410 F2d 82 National Labor Relations Board v. Buddy Schoellkopf Products Inc
410 F.2d 82
NATIONAL LABOR RELATIONS BOARD, Petitioner,
BUDDY SCHOELLKOPF PRODUCTS, INC., Respondent.
United States Court of Appeals Fifth Circuit.
April 23, 1969.
Rehearing and Rehearing En Banc Denied June 20, 1969.
Marcel Mallet-Prevost, Asst. Gen. Counsel, Arnold Ordman, Gen. Counsel, Dominick L. Manoli, Associate Gen. Counsel, Ronald Wm. Egnor, Gary Green, Attys., N. L. R. B., Washington, D. C., for petitioner.
Fritz Lyne, Erich F. Klein, Jr., Lyne, Klein & French, Dallas, Tex., for respondent.
Before JOHN R. BROWN, Chief Judge, COLEMAN, Circuit Judge, and SCOTT, District Judge.
COLEMAN, Circuit Judge:
The National Labor Relations Board petitions for enforcement of its order issued against Buddy Schoellkopf Products, Inc., a Texas corporation, in which the respondent was found guilty of various unfair labor practices. Specifically, the Board found that the company violated § 8(a) (3) and (1) of the Act by discharging two of its employees, Gertrude Bradshaw and Robert Maldonado, and by withholding overtime pay from Melvin Jaynes. It further found the company in violation of § 8(a) (1) by coercively interrogating and threatening its employees, in circulating a questionnaire among its employees, and in withholding from the employees the previously existing privilege of purchasing goods from the company.
The Board ordered the respondent to cease and desist from these unfair labor practices and, affirmatively, to reinstate Bradshaw and Maldonado, to make Jaynes whole for any loss he may have suffered, and to restore the privilege of purchasing company products.
The events in question took place during and after an organization campaign by the Amalgamated Clothing Workers of America, AFL-CIO in the fall of 1965.
1. The Discharge of Bradshaw and Maldonado.
The sole unfair labor practice charged against the respondent at its Mineola, Texas plant relates to the discharge of Gertrude Bradshaw, a sewing machine operator at the respondent's plant and an active and open supporter of the union.
As Bradshaw began work on October 28, 1965, Frances Dobbs, a supervisor, approached her and told her that she wanted Bradshaw and the other women who were campaigning for the union to stay at their machines and sew during working hours. Bradshaw denied leaving her machine during work and asked Dobbs why she did not tell the non-union women to stay at their machines. Dobbs replied that she intended to tell them, and as she started to leave, said to Bradshaw, "But I don't have to take any smart talk from you as yet". Bradshaw in turn said, "Well, I don't think I have to you, either".
After Dobbs reported this incident to Superintendent Hosea, Bradshaw was summoned into his office. Hosea told Bradshaw that Dobbs had reported her for saying that she did not have to take orders from her supervisor. Bradshaw denied that the conversation took place in that manner but she was nevertheless discharged by Hosea for insubordination. At the hearing before the trial examiner, Hosea admitted that he had decided to discharge Bradshaw before she was called into his office.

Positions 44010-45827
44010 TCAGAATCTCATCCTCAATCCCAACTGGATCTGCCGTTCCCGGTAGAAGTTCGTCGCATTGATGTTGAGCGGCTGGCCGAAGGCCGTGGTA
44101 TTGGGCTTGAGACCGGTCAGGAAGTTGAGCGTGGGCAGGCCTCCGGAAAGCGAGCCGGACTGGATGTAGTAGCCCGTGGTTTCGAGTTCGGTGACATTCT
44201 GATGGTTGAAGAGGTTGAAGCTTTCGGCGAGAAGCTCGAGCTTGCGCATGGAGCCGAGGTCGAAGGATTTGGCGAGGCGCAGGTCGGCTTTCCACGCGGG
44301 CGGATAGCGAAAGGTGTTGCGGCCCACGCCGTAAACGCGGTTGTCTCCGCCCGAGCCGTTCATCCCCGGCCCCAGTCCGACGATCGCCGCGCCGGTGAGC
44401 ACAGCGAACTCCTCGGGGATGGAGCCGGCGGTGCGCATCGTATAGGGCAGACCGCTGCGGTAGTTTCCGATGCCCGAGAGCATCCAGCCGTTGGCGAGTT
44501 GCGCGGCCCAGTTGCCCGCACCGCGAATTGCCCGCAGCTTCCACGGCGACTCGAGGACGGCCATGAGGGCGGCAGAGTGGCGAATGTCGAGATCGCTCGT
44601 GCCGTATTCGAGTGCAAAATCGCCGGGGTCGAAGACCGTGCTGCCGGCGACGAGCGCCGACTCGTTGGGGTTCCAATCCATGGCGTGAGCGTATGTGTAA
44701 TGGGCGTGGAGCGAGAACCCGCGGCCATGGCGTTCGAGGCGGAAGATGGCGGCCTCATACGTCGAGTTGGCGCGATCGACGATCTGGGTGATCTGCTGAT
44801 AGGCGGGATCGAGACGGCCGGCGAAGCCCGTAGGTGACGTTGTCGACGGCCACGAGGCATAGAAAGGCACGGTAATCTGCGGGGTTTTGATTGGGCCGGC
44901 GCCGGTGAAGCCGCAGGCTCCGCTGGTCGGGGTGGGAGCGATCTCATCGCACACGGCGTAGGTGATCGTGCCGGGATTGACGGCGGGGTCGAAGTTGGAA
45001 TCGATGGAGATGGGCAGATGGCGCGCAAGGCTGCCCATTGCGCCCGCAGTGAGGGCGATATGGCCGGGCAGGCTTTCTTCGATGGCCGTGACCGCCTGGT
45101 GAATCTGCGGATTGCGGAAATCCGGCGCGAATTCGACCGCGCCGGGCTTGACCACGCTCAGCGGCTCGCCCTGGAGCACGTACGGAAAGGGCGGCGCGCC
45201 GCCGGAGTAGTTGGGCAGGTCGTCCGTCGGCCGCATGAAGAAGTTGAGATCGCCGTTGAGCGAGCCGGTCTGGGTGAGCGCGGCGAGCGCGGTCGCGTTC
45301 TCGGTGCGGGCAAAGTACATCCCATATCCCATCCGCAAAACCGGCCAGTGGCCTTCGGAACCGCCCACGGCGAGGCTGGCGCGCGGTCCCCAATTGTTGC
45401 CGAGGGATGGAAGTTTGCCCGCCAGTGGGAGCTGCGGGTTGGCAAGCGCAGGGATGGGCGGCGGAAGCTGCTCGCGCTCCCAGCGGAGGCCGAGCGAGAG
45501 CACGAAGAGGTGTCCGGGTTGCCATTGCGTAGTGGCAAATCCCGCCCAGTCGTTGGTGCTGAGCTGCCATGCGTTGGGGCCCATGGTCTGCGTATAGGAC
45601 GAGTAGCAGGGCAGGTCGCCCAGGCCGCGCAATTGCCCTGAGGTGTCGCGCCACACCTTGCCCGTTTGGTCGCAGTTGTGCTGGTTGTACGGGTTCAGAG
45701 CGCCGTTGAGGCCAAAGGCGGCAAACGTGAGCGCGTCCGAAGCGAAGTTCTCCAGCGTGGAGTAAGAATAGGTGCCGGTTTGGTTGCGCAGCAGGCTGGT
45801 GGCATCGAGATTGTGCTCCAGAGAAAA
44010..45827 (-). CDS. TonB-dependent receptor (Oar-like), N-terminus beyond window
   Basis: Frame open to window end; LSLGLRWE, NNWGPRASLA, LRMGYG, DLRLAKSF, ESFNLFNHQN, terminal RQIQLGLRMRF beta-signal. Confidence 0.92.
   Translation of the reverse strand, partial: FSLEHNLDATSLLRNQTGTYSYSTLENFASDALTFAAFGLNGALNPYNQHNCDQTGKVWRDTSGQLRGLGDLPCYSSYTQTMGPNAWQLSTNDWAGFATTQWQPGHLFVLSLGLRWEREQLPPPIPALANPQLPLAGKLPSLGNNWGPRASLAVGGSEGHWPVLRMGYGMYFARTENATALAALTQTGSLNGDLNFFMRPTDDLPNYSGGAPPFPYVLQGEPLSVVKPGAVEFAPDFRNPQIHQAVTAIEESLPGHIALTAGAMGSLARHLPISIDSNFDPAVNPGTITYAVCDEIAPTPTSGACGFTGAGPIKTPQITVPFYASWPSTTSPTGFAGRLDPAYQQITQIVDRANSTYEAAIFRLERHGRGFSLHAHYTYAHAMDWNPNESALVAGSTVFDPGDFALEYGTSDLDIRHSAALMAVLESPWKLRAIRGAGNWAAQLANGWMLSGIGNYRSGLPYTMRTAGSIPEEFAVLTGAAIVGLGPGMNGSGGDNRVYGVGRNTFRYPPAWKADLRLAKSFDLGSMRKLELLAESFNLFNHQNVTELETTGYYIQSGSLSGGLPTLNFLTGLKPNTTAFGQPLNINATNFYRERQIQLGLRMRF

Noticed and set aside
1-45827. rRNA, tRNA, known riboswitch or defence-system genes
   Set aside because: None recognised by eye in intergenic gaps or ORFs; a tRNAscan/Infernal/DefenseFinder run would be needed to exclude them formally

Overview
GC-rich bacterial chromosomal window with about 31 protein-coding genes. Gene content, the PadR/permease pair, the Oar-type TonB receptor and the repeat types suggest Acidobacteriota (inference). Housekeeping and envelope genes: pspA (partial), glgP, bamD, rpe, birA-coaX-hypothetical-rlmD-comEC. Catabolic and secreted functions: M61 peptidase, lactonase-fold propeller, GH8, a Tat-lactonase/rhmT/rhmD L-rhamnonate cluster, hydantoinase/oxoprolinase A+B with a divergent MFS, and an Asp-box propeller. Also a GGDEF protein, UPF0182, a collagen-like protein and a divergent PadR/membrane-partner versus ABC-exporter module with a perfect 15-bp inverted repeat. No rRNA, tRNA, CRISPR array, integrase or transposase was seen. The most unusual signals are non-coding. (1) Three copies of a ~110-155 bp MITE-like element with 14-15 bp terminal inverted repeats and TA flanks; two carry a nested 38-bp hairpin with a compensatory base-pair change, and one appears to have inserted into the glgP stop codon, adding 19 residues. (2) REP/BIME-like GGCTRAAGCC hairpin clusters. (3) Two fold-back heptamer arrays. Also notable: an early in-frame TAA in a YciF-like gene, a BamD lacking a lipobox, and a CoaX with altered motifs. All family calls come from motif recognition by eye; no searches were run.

A week after Bradshaw's discharge, the company posted a set of work rules stating that employees could be discharged for insubordination.
The Board found that Bradshaw was discharged because of her union activity and not for insubordination, as the company claimed.
The discharge of an employee is ordinarily a matter within management's prerogative and, consequently, an unlawful discharge is not lightly to be inferred, N. L. R. B. v. McGahey, 5 Cir. 1956, 233 F.2d 406. We find, however, that there was substantial evidence on the record as a whole to support the Board's conclusion as to this employee. As we said in Great Atlantic & Pacific Tea Co. v. N. L. R. B., 5 Cir. 1966, 354 F.2d 707, 709:
"[T]he Board is not compelled to accept the employer's statement when there is reasonable cause for believing that the ground put forward by the employer was not the true one, and that the real reason was the employer's dissatisfaction with the employee's union activity. N. L. R. B. v. Texas Bolt Co., 5 Cir. , 313 F.2d 761. When faced with a review of findings, pegged on witness credibility, courts have generally held that a determination of credibility by the N.L.R.B. is not to be reversed unless there is uncontrovertible evidence to the contrary. N. L. R. B. v. Dixie Gas Co., 5 Cir. 1963, 323 F.2d 433; N. L. R. B. v. Camco, Inc., 5 Cir. 1965, 340 F.2d 803."
The fact that Bradshaw was not given an opportunity to explain her version of what took place between herself and Dobbs, coupled with Hosea's admission that he had determined to fire her even before he talked with her, plus the posting of the work rules so near to the time of her discharge, adequately support the Board's finding that the discharge was unlawful.
Robert Maldonado was first hired by the respondent at its Dallas plant in September, 1964, and was adjudged to be a satisfactory worker up until the time of the termination of his employment.
In June, 1965, Maldonado told his immediate supervisor (Leigh) and another supervisor (Hudson) of his plans to take a civil service examination with the hope of securing employment with the Post Office Department. Hudson asked only that the company be given two weeks notice so he could train a replacement and said that Maldonado could continue to work at the Dallas plant until called by the Post Office. Leigh expressed his delight in seeing a young man get ahead.
The union organizational campaign followed. Maldonado became a union supporter in August, after a union representative visited his home. He signed an authorization card, attended two or three union meetings, and secured authorization card signatures from two fellow employees. In addition, Maldonado's name appeared as a member of the union organizing committee on a telegram sent by the union to the company on October 27.